758 F.2d 1052 (5th Cir. 1985), 83-1853, Baylor University Medical Center v. Heckler
|Citation:||758 F.2d 1052|
|Party Name:||BAYLOR UNIVERSITY MEDICAL CENTER, Plaintiff-Appellee, v. Margaret M. HECKLER, Secretary of Health and Human Services, Defendant-Appellant.|
|Case Date:||April 26, 1985|
|Court:||United States Courts of Appeals, Court of Appeals for the Fifth Circuit|
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James A. Rolfe, U.S. Atty., Dallas, Tex., Anthony J. Steinmeyer, Carlene V. McIntyre, Attys., Appellate Staff, Civil Div., Dept. of Justice, Washington, D.C., for defendant-appellant.
Burford & Ryburn, Catherine A. Gerhauser, Stephen N. Wakefield, R.B. Cook, Jr., Dallas, Tex., for plaintiff-appellee.
Appeal from the United States District Court for the Northern District of Texas.
Before CLARK, Chief Judge, GOLDBERG and RUBIN, Circuit Judges.
GOLDBERG, Circuit Judge:
This appeal arose initially out of a determination by the Secretary of Health and Human Services ("Secretary" or "HHS") concerning the amount of reimbursement allowable to Baylor University Medical Center ("Baylor") under title XVIII of the Social Security Act ("Medicare Act"), 42 U.S.C. Secs. 1395-1395xx (1982). Dissatisfied with the agency's outcome, Baylor sought review of the Secretary's final decision in federal district court pursuant to Sec. 1395oo(f) of the Medicare Act. With the parties' cross-motions for summary judgment before it, the judge below concluded first that the Secretary had erroneously calculated
the hospital's routine service costs, and second that the Secretary had invalidly disallowed the hospital's inclusion of a return on equity capital in its claimed reimbursable costs. The court accordingly entered judgment on behalf of Baylor.
Having decided the first issue in favor of Baylor in reviewing the hospital's reimbursement claim for a different fiscal year, we affirm as to the computation of routine service costs. Baylor University Medical Center v. Heckler, 730 F.2d 391 (5th Cir.1984) (per curiam). We reverse on the second ground, however, and hold under both the Administrative Procedure Act ("APA" or "Act"), 5 U.S.C. Secs. 551, 553 (1982), and the Medicare Act that the Secretary did not improperly deprive the hospital from a return on its equity capital.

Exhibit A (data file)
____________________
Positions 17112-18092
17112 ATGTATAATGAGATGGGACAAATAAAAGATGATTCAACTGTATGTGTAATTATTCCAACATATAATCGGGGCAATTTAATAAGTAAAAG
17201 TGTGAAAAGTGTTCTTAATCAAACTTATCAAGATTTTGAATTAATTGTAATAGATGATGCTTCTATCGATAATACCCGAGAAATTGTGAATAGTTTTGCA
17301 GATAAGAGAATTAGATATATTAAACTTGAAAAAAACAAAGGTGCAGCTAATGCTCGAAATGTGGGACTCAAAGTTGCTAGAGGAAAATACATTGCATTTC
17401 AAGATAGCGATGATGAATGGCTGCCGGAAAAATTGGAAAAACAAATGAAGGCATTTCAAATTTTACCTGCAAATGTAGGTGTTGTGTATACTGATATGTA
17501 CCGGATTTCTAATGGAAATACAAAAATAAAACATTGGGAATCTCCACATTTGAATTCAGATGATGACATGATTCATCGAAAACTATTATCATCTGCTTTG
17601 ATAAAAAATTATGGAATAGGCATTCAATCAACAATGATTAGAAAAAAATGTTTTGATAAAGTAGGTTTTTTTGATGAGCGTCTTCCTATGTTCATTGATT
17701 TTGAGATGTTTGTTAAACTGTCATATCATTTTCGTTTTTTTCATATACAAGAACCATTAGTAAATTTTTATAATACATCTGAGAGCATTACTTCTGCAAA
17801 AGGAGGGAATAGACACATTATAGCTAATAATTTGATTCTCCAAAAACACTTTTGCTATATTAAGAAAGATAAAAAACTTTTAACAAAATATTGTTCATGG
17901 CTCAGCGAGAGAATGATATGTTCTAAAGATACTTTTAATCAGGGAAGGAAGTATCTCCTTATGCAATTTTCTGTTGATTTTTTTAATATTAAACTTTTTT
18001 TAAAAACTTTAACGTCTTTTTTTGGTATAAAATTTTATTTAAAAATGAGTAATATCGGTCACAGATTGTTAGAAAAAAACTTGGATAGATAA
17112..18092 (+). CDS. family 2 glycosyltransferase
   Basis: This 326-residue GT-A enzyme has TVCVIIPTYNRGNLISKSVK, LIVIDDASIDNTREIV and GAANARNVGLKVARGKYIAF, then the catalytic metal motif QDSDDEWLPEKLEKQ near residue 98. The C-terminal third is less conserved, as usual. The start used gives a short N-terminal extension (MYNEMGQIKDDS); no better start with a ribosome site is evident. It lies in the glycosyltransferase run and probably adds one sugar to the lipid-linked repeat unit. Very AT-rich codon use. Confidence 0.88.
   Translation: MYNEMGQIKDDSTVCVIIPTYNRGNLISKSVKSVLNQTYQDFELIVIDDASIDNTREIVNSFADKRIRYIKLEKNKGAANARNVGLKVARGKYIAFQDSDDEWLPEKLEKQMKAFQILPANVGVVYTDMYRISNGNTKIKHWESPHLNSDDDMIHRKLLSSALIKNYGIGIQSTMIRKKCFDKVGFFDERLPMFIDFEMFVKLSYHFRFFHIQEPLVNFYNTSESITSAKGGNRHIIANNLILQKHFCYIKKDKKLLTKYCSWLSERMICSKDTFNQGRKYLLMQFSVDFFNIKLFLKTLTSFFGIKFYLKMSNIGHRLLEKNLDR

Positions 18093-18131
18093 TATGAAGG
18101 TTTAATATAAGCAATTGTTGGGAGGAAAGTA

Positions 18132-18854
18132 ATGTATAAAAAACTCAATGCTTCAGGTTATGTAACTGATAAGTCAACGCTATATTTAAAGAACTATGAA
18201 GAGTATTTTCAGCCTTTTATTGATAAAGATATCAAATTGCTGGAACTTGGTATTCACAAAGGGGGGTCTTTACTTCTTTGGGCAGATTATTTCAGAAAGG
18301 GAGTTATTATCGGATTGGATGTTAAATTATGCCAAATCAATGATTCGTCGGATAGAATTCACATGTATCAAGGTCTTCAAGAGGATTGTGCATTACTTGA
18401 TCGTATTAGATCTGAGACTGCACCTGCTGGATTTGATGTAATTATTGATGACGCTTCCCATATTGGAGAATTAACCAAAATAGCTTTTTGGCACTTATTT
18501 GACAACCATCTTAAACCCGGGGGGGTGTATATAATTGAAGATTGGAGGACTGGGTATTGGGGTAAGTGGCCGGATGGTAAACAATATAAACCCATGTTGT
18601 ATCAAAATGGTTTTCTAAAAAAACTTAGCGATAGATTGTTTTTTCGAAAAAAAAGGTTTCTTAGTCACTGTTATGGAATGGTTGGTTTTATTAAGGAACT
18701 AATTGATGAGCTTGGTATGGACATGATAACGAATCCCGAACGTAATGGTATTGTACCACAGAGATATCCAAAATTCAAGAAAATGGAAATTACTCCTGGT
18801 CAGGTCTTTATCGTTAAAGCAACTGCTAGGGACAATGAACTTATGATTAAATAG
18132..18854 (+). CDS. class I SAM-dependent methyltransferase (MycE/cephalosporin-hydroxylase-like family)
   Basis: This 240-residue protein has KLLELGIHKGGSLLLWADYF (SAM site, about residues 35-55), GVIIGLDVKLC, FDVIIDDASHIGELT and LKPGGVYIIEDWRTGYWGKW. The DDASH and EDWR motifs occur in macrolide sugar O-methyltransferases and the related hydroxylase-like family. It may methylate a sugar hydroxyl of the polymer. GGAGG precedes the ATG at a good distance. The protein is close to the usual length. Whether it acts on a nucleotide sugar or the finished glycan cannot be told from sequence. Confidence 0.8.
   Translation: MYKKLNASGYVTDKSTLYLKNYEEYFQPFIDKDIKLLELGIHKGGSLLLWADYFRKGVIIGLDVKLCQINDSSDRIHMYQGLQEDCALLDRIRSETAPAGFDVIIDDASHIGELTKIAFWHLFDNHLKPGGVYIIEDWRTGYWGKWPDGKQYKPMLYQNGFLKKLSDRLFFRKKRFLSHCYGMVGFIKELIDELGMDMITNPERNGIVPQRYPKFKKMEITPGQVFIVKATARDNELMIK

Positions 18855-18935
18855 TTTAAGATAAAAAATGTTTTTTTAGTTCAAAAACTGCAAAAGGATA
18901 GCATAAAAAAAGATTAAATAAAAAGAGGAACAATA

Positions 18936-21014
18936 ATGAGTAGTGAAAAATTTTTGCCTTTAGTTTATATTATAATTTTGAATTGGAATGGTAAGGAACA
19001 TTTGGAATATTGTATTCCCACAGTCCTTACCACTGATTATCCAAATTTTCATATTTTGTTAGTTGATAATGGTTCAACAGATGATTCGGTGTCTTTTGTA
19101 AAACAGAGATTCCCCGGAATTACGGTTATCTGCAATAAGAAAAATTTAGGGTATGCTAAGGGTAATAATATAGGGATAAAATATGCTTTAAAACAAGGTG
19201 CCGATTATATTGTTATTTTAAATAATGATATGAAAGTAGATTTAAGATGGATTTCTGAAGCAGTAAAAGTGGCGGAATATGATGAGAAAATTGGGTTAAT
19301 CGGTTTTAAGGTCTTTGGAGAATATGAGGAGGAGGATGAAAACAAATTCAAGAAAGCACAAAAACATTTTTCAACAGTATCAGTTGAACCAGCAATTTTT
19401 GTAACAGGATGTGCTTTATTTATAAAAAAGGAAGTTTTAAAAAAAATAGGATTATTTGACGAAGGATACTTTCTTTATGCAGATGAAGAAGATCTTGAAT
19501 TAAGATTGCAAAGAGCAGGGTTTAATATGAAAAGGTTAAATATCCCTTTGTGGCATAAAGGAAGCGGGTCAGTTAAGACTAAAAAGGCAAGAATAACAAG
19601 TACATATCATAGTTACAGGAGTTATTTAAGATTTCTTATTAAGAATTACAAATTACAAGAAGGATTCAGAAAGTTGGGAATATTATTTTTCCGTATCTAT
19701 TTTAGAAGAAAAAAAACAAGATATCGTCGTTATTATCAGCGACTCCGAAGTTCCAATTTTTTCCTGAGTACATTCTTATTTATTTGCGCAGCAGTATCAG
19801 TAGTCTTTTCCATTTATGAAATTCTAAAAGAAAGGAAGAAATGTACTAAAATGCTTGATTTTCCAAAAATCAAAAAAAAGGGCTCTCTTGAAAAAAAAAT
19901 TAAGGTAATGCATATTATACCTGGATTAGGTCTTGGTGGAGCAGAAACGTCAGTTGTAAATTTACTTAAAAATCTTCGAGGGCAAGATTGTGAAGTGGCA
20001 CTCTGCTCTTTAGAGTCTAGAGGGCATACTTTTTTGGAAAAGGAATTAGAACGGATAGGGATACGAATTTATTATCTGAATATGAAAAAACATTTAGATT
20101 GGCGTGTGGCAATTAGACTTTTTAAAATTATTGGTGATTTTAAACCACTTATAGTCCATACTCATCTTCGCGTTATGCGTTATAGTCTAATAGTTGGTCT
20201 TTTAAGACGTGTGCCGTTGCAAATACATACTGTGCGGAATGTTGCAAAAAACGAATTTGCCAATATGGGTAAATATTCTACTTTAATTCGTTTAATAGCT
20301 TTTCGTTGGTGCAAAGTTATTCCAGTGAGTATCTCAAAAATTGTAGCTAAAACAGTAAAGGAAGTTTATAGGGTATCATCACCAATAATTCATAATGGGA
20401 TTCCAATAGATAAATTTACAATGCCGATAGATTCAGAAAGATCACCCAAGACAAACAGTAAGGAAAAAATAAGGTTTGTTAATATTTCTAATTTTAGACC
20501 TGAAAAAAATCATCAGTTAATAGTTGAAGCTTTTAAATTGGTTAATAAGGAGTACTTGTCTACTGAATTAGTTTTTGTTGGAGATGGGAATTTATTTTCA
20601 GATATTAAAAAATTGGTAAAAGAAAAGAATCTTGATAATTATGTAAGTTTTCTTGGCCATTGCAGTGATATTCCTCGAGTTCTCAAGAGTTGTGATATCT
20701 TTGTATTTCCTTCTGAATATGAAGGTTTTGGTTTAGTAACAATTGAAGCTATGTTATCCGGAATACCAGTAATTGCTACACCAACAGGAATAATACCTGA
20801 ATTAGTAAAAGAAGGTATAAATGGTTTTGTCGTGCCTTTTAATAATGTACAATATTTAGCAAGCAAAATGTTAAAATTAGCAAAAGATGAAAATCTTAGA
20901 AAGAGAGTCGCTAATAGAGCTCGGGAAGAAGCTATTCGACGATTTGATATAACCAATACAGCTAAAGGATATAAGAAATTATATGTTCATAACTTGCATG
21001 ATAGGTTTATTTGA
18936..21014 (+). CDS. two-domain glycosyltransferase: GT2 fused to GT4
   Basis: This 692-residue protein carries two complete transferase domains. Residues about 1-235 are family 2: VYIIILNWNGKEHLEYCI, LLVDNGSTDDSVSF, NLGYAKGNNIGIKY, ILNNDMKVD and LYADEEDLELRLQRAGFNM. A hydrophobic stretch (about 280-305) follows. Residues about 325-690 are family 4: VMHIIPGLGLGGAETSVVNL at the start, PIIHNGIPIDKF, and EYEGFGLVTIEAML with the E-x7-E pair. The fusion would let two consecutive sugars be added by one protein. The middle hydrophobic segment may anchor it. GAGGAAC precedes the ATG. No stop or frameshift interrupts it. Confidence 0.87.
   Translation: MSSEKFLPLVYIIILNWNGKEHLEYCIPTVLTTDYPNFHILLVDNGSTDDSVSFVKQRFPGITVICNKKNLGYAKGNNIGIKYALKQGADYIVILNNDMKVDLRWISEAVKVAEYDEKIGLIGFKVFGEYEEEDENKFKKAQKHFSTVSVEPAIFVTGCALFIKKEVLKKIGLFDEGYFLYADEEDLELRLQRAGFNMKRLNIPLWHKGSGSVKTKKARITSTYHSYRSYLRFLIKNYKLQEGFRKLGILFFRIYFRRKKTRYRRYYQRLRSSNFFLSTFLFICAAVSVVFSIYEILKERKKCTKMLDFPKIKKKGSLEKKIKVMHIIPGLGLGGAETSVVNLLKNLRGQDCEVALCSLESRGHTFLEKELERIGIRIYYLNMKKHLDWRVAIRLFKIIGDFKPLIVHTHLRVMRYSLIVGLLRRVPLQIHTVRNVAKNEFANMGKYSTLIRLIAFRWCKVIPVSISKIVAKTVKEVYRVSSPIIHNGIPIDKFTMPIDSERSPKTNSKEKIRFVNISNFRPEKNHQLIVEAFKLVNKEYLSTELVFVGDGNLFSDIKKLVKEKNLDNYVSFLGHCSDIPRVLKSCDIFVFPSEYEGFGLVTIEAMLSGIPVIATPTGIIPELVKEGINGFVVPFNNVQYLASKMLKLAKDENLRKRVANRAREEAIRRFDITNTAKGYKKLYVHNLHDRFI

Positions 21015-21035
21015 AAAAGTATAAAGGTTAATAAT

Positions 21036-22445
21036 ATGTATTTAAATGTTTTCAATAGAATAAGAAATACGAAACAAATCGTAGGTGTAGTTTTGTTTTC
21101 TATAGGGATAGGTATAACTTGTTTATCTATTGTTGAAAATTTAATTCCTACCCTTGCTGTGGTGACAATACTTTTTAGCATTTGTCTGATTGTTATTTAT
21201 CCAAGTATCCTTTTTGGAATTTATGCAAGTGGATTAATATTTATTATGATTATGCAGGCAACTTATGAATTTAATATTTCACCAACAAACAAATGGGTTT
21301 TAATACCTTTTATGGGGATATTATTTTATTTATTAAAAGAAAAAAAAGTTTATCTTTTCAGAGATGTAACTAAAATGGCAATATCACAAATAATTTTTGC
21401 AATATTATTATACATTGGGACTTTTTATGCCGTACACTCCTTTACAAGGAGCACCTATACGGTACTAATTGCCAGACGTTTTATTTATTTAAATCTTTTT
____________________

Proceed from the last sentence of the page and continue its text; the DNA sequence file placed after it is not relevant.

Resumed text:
In 1965, Congress amended the Social Security Act to establish federal health insurance for the aged and disabled, a program popularly known as Medicare. Pub.L. No. 89-97, 79 Stat. 286 (codified as amended at 42 U.S.C. Secs. 1395-1395xx (1982)). Part A of the Medicare Act, id. Secs. 1395c to 1395i-1, provides health insurance for hospital and related post-hospital costs to persons sixty-five or older. Under this program, "providers of services," such as appellee Baylor, do not charge beneficiaries directly but instead receive reimbursement from the Medicare trust fund for services provided. Id. Secs. 1395d, 1395x(e), (u), 1395cc(a), (e). While the statute directs that providers are entitled to reasonable costs actually incurred in connection with furnishing hospital services to beneficiaries of the Medicare program, id. Secs. 1395f(b), HHS is left the task of defining what is "reasonable," id. Sec. 1395x(v)(1)(A).
In June of 1966, one month prior to the effective date of the Medicare Act, the Secretary initiated rulemaking proceedings in accordance with the notice and comment requirements of the APA, 5 U.S.C. Sec. 553(b), (c). 1 Exercising its delegated role to define reasonable costs, the agency published in the Federal Register and invited public comment on a proposed regulation that allowed a two-percent reimbursement of costs allowable under other reimbursement principles (excluding interest expense). 31 Fed.Reg. 7864 (1966). This allowance was in lieu of an amalgam of factors not otherwise given specific recognition, including an "interest return on equity capital." 2 Id. at 7871. By the time the rule was published in final form, it provided for the two-percent allowance, except with regard to proprietary providers, who were limited to a one and one-half percent allowance. 3 In June of 1969, the Secretary, citing implementation of the President's review of the 1970 budget, repealed the non-proprietary providers' two-percent allowance without opportunity for public comment. 34 Fed.Reg. 9927 (1969). The Secretary failed to state any APA exemption as justification for not complying
with informal rulemaking requirements in connection with this repeal. Apparently because Congress expressly sanctioned the allowance for a return on equity capital for proprietary providers, 42 U.S.C. Sec. 1395x(v)(1)(B), 4 the Secretary left intact the one and one-half percent allowance for the proprietary facilities.
The Secretary's 1969 repeal thus gave rise to a disparity. Currently, the regulations entitle only proprietary providers to a return on equity capital. Because Baylor is a nonproprietary provider, here lies the rub.